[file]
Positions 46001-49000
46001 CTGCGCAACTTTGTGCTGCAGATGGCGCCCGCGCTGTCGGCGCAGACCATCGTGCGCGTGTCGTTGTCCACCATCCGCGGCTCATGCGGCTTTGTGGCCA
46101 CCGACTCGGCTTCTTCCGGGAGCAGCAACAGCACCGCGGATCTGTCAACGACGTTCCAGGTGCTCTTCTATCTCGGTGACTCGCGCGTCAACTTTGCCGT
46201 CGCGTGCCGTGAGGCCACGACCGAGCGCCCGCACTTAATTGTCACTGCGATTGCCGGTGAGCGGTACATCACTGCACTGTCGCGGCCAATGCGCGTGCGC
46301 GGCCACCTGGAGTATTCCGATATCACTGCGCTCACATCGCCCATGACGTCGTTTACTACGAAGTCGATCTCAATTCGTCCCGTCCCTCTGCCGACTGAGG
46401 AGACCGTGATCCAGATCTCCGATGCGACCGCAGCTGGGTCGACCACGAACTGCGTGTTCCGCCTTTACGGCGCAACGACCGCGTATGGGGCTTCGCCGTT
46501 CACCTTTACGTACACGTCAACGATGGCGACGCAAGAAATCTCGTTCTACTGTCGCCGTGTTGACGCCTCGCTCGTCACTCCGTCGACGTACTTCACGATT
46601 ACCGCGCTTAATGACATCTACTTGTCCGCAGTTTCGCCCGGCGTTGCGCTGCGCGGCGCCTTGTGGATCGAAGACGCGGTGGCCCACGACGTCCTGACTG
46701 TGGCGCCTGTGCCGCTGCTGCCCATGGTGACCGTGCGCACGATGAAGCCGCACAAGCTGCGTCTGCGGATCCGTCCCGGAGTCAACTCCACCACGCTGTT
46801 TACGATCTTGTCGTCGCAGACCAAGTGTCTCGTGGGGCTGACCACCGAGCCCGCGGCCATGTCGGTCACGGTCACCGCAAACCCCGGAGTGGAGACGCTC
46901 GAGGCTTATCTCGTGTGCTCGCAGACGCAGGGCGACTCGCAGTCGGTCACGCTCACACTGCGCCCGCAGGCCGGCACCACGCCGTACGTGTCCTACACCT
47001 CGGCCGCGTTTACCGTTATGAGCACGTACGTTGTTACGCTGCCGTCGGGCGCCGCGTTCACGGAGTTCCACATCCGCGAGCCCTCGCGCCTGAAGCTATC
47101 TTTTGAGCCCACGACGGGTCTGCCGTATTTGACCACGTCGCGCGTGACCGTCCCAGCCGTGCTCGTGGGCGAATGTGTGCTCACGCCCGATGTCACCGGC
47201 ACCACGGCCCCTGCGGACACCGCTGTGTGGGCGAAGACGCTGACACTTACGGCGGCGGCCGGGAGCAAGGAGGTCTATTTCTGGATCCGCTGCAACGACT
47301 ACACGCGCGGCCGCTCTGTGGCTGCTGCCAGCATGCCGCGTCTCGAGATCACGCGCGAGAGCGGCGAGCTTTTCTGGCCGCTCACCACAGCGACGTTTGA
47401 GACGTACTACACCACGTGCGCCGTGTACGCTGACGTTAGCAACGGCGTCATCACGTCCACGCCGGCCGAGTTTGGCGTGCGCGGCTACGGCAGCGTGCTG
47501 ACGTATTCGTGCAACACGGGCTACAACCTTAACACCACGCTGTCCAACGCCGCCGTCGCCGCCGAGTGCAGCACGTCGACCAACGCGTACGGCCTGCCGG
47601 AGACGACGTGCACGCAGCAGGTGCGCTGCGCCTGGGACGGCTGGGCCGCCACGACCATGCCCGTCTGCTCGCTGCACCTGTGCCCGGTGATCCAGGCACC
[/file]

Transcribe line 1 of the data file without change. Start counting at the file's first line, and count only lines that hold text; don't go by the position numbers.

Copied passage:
Positions 46001-49000